“Probably then they cut the skull for extracting the brain…. The brain is good for food.”

The researchers believe that eating other humans wasn’t a big deal back then, and probably wasn’t linked to religious rituals or marked by elaborate ceremonies. They draw that conclusion from the fact that butchered human bones were tossed in the scrap heap along with animal remains.

There is some debate as to how frequently human was on the menu, but these researchers note that the Sierra de Atapuerca region had a great climate and that cannibalism didn’t likely result from a lack of alternatives. I guess our ancestors were just that tasty.

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Image: flickr / joanna8555

Bronze Age Brain Surgeon: Volcanic Glass Scalpel, Please

By Joseph Calamia | August 31, 2010 11:44 am

brainMove over, Dr. Quinn. Sure, the fictional television doctor could perform surgeries in the Old West using nothing more than a spoon–but one researcher now argues that inhabitants of a small village in Turkey sliced skulls over 4,000 years ago, using shards of volcanic glass.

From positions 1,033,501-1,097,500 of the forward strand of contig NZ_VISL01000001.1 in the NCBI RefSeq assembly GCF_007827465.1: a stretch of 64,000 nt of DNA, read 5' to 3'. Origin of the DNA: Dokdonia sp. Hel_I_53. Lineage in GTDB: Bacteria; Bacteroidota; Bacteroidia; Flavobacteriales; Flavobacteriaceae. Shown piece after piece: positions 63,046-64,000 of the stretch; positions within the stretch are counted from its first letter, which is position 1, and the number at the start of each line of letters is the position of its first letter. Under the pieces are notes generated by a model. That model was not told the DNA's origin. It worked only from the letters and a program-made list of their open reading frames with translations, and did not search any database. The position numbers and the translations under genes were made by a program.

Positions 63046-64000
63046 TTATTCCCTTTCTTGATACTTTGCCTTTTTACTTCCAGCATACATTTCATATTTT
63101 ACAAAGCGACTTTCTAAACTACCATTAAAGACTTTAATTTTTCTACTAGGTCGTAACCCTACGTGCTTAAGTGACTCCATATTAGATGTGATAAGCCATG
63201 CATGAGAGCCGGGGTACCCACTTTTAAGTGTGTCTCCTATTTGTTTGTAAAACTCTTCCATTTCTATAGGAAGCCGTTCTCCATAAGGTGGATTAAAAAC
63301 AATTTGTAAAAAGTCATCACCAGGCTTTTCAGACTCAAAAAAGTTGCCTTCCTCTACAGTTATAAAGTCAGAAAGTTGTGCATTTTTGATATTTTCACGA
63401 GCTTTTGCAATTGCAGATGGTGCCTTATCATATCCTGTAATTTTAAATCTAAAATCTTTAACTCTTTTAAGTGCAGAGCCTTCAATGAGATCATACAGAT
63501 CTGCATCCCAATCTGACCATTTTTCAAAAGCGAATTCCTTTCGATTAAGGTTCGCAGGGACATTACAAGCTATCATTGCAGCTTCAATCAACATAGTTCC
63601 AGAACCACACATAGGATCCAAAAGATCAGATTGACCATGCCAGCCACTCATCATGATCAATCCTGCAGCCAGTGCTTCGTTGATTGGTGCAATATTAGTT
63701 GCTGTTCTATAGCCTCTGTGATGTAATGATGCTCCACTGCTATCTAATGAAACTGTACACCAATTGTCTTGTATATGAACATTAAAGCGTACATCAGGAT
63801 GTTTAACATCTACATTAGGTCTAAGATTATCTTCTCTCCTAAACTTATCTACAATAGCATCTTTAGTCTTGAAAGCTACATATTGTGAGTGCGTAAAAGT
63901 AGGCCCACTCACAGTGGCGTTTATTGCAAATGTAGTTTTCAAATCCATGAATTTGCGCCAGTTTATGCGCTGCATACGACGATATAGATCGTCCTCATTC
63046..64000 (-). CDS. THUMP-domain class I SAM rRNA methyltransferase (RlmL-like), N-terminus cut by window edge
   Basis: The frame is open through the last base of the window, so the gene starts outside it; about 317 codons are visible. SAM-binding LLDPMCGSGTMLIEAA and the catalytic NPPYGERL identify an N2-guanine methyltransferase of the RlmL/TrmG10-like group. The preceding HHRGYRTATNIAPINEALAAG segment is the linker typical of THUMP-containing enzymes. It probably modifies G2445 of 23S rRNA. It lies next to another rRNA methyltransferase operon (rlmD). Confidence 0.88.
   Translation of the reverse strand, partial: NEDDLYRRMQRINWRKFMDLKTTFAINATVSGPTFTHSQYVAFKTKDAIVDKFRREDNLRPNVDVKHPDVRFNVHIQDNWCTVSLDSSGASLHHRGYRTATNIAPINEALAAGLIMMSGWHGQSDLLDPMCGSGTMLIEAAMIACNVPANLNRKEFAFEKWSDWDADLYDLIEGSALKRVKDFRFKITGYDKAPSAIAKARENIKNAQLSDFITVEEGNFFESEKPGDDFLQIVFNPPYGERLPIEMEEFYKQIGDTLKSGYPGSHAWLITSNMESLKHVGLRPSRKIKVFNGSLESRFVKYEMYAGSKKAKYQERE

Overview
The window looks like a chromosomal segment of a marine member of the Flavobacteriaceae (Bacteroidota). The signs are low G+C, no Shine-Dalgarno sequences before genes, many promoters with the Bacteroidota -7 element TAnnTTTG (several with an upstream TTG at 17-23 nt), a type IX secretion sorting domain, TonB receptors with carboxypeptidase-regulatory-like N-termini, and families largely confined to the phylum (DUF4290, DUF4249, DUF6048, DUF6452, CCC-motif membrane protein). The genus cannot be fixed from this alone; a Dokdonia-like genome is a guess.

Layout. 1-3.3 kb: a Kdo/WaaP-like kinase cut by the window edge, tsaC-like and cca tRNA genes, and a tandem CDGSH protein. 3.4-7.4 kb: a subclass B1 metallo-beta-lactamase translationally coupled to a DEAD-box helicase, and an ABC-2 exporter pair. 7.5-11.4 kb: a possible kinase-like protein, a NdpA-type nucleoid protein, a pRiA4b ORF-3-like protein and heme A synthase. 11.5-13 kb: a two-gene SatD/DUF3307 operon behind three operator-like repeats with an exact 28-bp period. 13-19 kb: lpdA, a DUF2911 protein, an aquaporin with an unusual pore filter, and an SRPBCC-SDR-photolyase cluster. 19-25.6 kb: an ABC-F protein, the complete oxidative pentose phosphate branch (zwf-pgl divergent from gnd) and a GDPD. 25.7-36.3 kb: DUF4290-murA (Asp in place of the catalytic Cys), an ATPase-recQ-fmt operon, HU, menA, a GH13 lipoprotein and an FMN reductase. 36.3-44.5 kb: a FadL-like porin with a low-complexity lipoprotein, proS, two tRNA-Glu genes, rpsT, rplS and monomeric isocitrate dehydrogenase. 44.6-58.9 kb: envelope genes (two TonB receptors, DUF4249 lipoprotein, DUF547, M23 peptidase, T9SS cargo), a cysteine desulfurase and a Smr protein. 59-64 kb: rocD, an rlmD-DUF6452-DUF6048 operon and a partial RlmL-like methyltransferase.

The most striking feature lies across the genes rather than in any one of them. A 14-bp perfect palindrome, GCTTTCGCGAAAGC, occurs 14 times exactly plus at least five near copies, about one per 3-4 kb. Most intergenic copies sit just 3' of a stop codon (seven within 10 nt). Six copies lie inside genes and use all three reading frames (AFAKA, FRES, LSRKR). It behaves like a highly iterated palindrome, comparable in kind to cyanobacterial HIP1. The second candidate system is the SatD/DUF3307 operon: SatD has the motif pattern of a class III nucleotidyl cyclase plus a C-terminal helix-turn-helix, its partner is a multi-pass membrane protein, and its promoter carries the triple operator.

Working in a Bronze Age graveyard in Ikiztepe, Turkey, archaeologist Önder Bilgi has uncovered 14 skulls with rectangular cut marks. He believes the Ikiztepe people used obsidian “scalpels,” found elsewhere on the site, to treat brain tumors and fight-related head injuries, and to relieve pressure from hemorrhaging.

Bilgi also told New Scientist, which has a complete interview, that the skulls’ healing indicates that some patients survived at least two years after their surgeries. Though this isn’t the oldest evidence of brain surgery (researchers have found a hole drilled into a Neolithic skull), Bilgi argues that the Ikiztepe rectangular skull openings are much more “sophisticated.”

Bilgi, who in an earlier study analyzed arsenic absorption in Ikiztepe bones to determine their metalworking skills, told New Scientist that the tools themselves aren’t too worse for multiple millennial wear:

“The blades are double-sided, about 4 centimetres [1.6 inches] long, and very, very sharp. They would still cut you today.”

Related content:
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Image: flickr / Mykl Roventine

Study: Was Ötzi the Iceman Buried With Pomp and Circumstance?

By Joseph Calamia | August 26, 2010 1:13 pm